This ish gets a solid 3 out of 5 Cheeky Cthulhus from me. It’s worth reading if you can get your hands on it, but there really isn’t anything amazing going on here, so it’s not a must-have. If you’re a die-hard Flash fan, then maybe check out Flash: Red Trinity anyway.

3 out of 5 Cheeky Cthulhus


Flash #5: Speed McGee (October ‘87): #CritFail

Flash #5: Speed McGee (October ‘87), by Baron, Guice, and Torrance. Let’s take a peek.

You can find our look at Flash #2 here on the Rising Phoenix Games blog.

Flash #5: Speed McGee
Yes, yes you can judge this one by its cover.

Here we get to a well-known issue with older DC comics.

The Good

The comic opens on a scene of graphic domestic abuse, then goes on to blame the wife-beater’s violent streak on steroids. Well done to DC for tackling tough issues.

The Bad

Unfortunately, the story doesn’t make great use of the setup. Wally (Flash) meets Tina (whose husband is mainlining ‘roids into his increasingly angry brain) in a very public restaurant. You’d expect the big floppy hat, scarf in summer, and dark glasses, but still, would anybody really manage to meet in public? Especially when your appointment is with the Flash, the same guy who can be anywhere, instantly?

Wally and Tina are quick to hook up, even after she affirms her loyalty to her deranged husband, making the wife-beating feel like a thin excuse for Wally to get the girl. Was it necessary?

The Ugly

In 22 pages you get 13 boring shots of the Flash in his full kit, while you get 20 great shots of the villain being a bad Flash that takes only 4 pages. I thought I came here to see superheroes?

Still, I’d be fine with the villain flexing if the drama was good.

So, here’s the crunch.

In the Marvel vs DC showdown of the 80s, Marvel was known for writing identifiable characters we could sympathise with. Peter Parker having issues with his boss? We get that. Rogue trying to fit in? Been there. The Hulk struggling to manage his temper? Now you’re getting personal.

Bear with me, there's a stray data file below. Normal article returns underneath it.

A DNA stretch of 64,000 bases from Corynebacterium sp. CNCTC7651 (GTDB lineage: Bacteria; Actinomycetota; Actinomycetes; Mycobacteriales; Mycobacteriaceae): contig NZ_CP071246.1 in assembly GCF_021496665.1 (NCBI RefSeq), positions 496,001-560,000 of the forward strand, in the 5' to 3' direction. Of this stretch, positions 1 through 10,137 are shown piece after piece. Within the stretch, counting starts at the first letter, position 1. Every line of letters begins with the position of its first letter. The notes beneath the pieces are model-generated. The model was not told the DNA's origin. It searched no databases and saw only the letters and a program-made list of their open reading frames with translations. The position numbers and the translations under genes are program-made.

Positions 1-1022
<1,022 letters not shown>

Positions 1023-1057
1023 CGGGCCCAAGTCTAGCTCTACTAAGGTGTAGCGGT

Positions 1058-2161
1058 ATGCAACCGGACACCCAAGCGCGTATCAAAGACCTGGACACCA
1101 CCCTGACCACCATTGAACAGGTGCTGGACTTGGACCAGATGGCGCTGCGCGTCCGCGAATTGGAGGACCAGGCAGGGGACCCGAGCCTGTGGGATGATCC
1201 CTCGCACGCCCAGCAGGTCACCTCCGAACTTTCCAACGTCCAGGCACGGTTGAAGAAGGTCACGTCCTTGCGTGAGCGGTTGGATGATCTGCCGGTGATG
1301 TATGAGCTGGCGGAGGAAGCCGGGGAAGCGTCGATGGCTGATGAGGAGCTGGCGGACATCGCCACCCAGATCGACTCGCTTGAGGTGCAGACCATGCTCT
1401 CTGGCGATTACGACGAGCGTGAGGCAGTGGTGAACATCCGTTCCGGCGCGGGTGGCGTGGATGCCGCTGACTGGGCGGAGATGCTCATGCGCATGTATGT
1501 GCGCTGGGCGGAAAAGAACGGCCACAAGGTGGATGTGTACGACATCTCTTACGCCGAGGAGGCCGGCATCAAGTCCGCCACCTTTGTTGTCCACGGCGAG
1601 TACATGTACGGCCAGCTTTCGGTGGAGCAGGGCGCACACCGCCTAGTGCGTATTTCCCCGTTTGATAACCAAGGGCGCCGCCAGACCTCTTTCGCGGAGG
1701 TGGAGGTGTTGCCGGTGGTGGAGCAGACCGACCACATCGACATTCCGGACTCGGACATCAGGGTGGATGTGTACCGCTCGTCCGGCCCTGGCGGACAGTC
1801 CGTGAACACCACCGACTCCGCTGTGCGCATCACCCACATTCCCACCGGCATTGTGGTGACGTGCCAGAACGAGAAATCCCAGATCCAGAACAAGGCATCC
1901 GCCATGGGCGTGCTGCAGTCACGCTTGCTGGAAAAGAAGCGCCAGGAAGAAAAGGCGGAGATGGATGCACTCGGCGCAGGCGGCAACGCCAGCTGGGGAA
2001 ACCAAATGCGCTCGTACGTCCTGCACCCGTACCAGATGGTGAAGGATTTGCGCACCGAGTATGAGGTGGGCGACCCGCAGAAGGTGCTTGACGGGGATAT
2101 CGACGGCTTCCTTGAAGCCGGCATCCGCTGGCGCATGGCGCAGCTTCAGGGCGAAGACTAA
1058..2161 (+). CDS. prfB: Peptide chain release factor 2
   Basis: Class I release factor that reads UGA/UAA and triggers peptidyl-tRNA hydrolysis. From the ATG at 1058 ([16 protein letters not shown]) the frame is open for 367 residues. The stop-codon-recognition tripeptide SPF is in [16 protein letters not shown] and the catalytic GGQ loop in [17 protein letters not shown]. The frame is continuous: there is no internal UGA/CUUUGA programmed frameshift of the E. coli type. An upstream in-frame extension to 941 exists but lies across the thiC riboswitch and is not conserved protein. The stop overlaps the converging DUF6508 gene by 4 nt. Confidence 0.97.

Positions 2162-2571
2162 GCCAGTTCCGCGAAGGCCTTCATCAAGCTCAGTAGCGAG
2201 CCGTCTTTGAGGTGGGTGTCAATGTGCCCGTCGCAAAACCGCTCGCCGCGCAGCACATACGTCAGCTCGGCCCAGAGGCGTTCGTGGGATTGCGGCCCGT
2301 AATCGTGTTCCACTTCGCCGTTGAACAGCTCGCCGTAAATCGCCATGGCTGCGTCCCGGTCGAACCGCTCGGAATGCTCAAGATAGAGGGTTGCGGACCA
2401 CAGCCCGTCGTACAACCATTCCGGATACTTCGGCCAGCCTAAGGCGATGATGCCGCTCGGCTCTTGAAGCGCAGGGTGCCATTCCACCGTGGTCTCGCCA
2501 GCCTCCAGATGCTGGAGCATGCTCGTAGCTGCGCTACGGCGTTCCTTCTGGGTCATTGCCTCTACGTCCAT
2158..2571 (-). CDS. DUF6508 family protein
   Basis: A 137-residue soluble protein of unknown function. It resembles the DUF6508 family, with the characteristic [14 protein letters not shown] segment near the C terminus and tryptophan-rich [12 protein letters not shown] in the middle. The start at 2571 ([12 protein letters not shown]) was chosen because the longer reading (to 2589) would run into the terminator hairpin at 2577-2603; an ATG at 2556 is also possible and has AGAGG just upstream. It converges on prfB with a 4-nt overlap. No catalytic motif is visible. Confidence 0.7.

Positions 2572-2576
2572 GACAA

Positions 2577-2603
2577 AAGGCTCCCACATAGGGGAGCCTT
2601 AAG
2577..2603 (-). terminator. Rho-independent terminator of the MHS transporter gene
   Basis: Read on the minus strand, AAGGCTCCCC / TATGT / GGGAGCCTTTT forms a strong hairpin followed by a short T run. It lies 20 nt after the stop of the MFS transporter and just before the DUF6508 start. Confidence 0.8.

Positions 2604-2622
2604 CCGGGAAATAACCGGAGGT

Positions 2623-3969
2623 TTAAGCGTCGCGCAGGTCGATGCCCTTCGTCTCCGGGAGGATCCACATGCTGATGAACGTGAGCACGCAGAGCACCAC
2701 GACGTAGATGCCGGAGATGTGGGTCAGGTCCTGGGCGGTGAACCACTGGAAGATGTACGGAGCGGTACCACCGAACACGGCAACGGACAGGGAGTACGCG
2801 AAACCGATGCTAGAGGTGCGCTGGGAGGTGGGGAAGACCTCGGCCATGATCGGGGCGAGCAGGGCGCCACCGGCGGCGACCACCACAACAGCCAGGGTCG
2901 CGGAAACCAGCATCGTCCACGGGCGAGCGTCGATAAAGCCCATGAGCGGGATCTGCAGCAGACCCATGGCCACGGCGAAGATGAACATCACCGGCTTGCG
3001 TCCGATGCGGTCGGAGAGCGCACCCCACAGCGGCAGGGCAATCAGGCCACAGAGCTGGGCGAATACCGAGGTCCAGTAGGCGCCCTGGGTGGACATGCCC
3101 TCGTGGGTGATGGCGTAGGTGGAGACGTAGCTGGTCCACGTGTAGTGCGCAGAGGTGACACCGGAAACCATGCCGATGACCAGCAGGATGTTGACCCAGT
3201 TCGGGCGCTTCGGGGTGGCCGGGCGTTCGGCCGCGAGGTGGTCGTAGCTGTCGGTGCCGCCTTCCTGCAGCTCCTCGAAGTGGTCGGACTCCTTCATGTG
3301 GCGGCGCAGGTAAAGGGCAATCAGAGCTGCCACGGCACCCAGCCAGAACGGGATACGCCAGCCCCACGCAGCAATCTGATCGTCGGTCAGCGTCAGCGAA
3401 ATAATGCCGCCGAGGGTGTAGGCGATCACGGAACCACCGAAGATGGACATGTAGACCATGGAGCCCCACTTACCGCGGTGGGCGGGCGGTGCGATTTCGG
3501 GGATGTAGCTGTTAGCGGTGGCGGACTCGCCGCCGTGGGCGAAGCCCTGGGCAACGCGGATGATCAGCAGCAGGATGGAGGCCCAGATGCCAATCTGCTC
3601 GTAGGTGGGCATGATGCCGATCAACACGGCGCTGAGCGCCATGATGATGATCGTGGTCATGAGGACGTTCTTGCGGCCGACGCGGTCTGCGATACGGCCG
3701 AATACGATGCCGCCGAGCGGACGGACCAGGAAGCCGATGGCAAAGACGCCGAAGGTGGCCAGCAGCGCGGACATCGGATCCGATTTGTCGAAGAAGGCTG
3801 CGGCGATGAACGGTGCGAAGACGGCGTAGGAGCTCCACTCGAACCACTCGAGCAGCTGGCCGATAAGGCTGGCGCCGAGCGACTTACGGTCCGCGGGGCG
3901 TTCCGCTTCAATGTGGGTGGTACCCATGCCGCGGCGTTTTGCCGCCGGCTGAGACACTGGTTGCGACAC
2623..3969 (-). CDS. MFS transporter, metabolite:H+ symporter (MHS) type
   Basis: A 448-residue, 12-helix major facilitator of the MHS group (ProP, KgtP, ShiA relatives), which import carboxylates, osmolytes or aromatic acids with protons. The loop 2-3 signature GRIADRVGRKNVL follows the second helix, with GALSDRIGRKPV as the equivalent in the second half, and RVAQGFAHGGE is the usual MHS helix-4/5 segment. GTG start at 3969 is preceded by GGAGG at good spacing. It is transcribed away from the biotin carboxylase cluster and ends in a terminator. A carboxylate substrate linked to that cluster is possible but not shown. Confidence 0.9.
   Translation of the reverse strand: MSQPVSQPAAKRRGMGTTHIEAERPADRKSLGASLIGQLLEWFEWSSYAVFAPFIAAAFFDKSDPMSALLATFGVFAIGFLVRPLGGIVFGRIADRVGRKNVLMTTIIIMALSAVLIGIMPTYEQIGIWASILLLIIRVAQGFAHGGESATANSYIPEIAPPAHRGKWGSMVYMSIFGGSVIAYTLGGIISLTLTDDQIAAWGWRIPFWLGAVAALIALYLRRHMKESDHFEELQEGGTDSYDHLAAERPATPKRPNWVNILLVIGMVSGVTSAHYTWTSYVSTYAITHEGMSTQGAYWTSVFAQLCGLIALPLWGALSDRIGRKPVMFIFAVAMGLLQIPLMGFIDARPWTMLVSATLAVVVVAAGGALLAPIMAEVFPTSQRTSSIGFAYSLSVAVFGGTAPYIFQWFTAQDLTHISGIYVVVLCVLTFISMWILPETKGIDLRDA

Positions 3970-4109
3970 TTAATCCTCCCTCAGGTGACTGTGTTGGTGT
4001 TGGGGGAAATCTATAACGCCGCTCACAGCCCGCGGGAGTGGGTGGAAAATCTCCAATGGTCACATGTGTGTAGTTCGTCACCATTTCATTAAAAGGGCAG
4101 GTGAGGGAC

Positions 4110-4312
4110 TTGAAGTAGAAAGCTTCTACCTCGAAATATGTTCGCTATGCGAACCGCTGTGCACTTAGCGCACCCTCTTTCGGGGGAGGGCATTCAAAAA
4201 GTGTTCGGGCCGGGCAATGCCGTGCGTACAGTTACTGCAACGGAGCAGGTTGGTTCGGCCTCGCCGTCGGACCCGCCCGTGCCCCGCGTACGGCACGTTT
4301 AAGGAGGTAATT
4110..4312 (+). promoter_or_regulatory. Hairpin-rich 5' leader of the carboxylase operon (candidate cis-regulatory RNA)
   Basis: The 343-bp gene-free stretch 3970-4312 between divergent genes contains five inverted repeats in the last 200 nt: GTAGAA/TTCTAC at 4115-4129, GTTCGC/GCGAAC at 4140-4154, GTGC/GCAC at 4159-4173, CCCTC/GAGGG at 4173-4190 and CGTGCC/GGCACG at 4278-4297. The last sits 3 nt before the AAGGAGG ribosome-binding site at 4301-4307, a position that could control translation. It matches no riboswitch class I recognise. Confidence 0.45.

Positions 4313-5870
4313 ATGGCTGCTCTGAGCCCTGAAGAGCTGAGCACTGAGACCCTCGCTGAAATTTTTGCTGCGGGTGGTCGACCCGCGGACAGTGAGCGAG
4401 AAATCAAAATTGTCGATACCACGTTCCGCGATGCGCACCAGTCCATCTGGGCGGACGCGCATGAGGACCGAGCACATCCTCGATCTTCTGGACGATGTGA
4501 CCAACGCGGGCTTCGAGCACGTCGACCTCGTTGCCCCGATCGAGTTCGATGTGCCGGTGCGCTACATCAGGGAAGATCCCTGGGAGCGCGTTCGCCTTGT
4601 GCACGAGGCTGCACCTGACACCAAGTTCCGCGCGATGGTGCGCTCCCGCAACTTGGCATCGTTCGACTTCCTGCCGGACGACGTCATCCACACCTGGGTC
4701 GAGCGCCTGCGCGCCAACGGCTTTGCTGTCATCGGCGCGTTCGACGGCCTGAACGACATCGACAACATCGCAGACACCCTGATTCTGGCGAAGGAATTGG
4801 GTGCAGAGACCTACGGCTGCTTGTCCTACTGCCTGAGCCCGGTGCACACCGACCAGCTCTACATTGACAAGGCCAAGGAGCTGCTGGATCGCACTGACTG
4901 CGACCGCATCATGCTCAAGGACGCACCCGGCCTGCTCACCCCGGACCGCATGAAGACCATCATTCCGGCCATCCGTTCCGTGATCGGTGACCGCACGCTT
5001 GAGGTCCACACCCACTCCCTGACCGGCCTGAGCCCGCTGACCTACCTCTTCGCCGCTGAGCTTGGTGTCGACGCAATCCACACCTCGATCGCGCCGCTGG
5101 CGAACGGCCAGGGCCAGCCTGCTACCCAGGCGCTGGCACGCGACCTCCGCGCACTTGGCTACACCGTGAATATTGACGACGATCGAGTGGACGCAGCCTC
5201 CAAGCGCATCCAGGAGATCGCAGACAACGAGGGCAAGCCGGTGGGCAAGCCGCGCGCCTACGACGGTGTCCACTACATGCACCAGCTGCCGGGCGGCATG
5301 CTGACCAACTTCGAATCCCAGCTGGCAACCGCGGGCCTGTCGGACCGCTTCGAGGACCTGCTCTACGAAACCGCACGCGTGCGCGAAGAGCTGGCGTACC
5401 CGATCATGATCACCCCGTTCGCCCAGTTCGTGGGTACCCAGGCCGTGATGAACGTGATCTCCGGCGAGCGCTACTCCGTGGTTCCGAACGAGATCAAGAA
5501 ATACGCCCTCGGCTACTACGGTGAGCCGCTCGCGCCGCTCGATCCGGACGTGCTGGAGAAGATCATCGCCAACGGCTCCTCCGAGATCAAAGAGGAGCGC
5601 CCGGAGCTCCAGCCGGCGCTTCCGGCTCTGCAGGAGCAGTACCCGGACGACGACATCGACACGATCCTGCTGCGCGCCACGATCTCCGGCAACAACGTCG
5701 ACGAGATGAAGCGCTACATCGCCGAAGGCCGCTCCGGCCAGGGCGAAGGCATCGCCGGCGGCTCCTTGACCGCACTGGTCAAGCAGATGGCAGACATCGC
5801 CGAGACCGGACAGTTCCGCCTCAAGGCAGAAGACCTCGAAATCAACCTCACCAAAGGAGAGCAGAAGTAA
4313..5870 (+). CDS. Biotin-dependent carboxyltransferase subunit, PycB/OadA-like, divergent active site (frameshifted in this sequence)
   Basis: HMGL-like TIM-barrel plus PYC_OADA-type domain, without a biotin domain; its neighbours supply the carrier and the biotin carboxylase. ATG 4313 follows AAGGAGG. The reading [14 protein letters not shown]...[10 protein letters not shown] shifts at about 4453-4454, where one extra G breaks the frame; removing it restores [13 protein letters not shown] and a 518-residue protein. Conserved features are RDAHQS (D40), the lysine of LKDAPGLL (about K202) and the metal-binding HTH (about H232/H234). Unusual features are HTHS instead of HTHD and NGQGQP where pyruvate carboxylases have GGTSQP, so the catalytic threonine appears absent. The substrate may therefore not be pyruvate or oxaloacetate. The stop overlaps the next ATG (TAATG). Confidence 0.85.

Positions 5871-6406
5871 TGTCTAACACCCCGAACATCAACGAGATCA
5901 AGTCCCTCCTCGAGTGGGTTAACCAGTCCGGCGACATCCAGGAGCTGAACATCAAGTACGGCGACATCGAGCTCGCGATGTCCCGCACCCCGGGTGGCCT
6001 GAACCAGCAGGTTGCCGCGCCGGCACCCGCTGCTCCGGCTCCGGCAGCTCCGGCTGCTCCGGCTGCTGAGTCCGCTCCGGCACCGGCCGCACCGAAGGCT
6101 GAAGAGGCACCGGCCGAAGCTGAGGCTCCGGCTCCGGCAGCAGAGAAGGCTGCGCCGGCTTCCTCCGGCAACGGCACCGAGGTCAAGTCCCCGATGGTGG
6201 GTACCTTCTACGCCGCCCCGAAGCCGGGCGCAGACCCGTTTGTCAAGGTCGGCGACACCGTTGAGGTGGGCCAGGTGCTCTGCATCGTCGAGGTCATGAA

The Wally-Flash, on the other hand, has millionaire problems. He’s twenty, she’s 31. He’s single, she’s married. Should he? Shouldn’t he? Come on!

Overall, Issue #5’s tough-to-stomach premise made the millionaire-problems even more unpalatable.

Hard skip.


Flash #2 (July ’87) Savage Showdown

Flash #2: Savage Showdown (July ’87), written by Mike Baron, pencils by Jackson Guice, inker Larry Mahlstedt, letterer Steve Haynie, Carl Gafford on colors, and Mike Gold editing. Let’s take a look.

Flash Savage Showdown Cover

I’m a die-hard Marvel fan, but I was wondering about the Flash and gave this a read. I have a few more of these issues to read, but I don’t think this was the best place to start my DC journey.

The Good

Is Savage some sort of vampire? Or just immortal? For a first-time reader, I thought he was pretty cool, like a cross between Kraven the Hunter and Dracula, but I was baffled about his abilities. Flash’s girl, Francine, can push metal around like Magneto. I’m down for that.

The best part was the 80’s fashion in the flavor of Dead or Alive.

Side note: “You Spin Me Round” was a hit in 1985, and this comic was published in ’87. I was six. These are not my nostalgic memories.

The Bad

The Flash wins the Lotto. I guess he’s going to lose it all (gone in a flash?), or realize that money isn’t everything (it was just a flashy fortune).

The Ugly

The comic didn’t age well (oh look, a girl with powers who still needs saving, and what does “chez” even mean?). It can also get confusing, and I don’t just mean “you missed issue #1, you dolt!” kind of confusing. Did Flash run down the wall? I’m no physics major, but running down the wall is just going to get you killed faster, because gravity.

But okay, it’s a comic, and all’s fair in love and comics. If you love the Flash, this might be for you. Otherwise, give it a skip.